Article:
How is keyless car theft affecting insurance?

Police warn drivers to take precautions as keyless car theft on the rise

Car manufacturers are making it tougher for thieves

POLICE have renewed warnings to drivers to take the necessary precautions to protect their cars as the number of keyless vehicle thefts continues to increase.

Criminals are increasingly using “relay” technology to transmit signals from key fobs inside houses to receivers near the cars, allowing the vehicles to be unlocked, started and driven away.

New figures from the National Police Chiefs’ Council show that vehicle crime between May and June of this year increased by 3.1%, with police confirming that the bulk of this increase is from keyless theft.

The monthly increase is against a backdrop of falling vehicle thefts: from January to December 2020, there was a 21% decrease in the crimes, compared with the previous year, according to the latest Office for National Statistics figures.

Simple steps to protect cars from theft

Assistant Chief Constable Jenny Sims, National Police Chiefs’ Council lead for vehicle crime, said: “Car theft is a serious crime that causes significant distress and upset to owners, and police are putting considerable resources into tackling it and bringing those responsible to justice.

“While the rapid development of technology has dramatically improved the experience of drivers it has also allowed criminals to exploit weaknesses in electronic security.”

She urged drivers to take simple steps to keep their vehicle safe: “Storing your keys in metal tins or protective pouches that block the devices criminals are using. A return to basics like making sure your car is locked is worthwhile too. We know from research that some owners think that cars automatically lock – they don’t. Always double check before you walk away that it’s locked.”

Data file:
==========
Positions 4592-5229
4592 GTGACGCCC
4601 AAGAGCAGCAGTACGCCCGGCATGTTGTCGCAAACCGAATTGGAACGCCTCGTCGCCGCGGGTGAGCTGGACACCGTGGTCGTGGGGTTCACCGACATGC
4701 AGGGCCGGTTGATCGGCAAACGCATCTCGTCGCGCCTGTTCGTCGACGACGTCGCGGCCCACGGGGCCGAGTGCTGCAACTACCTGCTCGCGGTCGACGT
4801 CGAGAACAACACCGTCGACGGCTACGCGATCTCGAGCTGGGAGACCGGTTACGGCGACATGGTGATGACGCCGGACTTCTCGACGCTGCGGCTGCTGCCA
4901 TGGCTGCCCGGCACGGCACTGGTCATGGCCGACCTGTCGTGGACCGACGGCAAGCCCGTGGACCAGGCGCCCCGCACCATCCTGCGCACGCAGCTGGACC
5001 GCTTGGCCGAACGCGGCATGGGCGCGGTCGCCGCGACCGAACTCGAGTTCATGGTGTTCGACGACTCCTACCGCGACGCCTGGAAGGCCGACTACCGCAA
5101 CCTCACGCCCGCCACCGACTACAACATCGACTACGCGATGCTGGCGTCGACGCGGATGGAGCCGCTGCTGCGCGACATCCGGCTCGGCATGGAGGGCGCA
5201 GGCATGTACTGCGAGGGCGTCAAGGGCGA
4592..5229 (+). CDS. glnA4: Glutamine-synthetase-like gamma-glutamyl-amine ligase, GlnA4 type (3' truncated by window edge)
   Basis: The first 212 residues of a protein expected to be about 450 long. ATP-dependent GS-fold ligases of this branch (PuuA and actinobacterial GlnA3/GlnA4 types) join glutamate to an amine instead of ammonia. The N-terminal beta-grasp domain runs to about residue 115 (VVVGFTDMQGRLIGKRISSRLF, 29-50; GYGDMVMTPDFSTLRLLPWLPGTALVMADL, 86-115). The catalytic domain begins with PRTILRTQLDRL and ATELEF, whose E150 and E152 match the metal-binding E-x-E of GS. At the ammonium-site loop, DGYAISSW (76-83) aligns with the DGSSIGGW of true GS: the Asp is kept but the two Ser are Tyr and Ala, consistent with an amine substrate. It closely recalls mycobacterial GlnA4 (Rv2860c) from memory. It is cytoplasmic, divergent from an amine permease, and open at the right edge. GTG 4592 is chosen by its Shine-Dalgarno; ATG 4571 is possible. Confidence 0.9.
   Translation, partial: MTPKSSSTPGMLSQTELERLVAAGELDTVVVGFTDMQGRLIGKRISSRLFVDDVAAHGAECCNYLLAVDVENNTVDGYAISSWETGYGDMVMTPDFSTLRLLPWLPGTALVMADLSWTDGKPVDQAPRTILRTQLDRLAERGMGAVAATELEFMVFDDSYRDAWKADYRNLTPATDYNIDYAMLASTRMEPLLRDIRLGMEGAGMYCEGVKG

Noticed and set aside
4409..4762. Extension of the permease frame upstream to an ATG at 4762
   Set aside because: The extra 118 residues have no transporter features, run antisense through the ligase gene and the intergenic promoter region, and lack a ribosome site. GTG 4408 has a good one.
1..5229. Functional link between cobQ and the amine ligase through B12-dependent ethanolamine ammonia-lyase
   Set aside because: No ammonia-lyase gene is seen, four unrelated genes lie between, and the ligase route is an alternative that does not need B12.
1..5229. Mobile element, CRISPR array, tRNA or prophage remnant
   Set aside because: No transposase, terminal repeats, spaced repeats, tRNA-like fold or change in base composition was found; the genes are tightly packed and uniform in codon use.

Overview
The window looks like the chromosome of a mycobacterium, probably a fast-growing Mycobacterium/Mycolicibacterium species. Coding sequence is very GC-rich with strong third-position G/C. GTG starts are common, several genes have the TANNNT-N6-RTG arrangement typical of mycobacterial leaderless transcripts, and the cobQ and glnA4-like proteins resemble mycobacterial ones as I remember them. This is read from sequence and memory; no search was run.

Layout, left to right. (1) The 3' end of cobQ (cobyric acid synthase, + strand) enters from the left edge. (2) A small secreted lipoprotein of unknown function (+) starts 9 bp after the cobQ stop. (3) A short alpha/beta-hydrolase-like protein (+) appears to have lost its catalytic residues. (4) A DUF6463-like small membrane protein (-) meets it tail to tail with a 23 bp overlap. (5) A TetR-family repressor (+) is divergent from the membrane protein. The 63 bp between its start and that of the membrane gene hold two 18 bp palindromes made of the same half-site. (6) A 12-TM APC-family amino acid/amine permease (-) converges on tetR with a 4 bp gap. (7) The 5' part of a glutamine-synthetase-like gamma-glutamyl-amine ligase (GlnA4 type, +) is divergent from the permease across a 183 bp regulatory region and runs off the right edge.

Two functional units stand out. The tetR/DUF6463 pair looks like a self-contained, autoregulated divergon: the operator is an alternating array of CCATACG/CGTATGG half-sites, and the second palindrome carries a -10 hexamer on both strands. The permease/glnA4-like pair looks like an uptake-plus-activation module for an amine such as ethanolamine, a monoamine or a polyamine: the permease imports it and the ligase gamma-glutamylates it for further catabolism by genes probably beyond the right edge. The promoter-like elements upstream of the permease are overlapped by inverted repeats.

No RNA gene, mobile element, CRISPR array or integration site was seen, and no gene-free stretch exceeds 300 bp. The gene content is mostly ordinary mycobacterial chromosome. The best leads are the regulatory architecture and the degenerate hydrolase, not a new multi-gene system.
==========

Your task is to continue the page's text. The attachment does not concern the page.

Increasingly, these thefts are becoming the work of highly organised gangs but police forces are having some success in fighting them.

Leicestershire Police recently secured the conviction of a seven-member organised crime gang that was linked to the theft of more than 50 keyless vehicles totalling £2.4 million, resulting in a sentence of more than 30 years.

Last year reported how insurance premiums could rise by as much as £626 after a car theft. “Things like the loss of your no claims bonus and the fact that you’ve had a theft claim can raise the cost,” said Lee Griffin, CEO of GoCompare. “Unfortunately, the way insurance works is that they consider cases of theft in the calculation.”

New technology to combat keyless car theft

Sims said the police are working closely with car makers to develop new technologies that can combat keyless car thefts, by sharing intelligence and equipment seized from criminals. She added that “significant progress” has been made in this regard.

Car manufacturers are making vehicles less prone to theft through ever-complex security features. Ford has introduced a key that goes into a sleep mode when it has been stationary for 40 seconds, which make relay theft from homes impossible. Meanwhile BMW has introduced digital car keys that drivers can store on a smartphone.

There are several things that car owners can do to prevent the risk of having their vehicle stolen without its key. You can learn more about six different types of keyless car theft and how to prevent it here.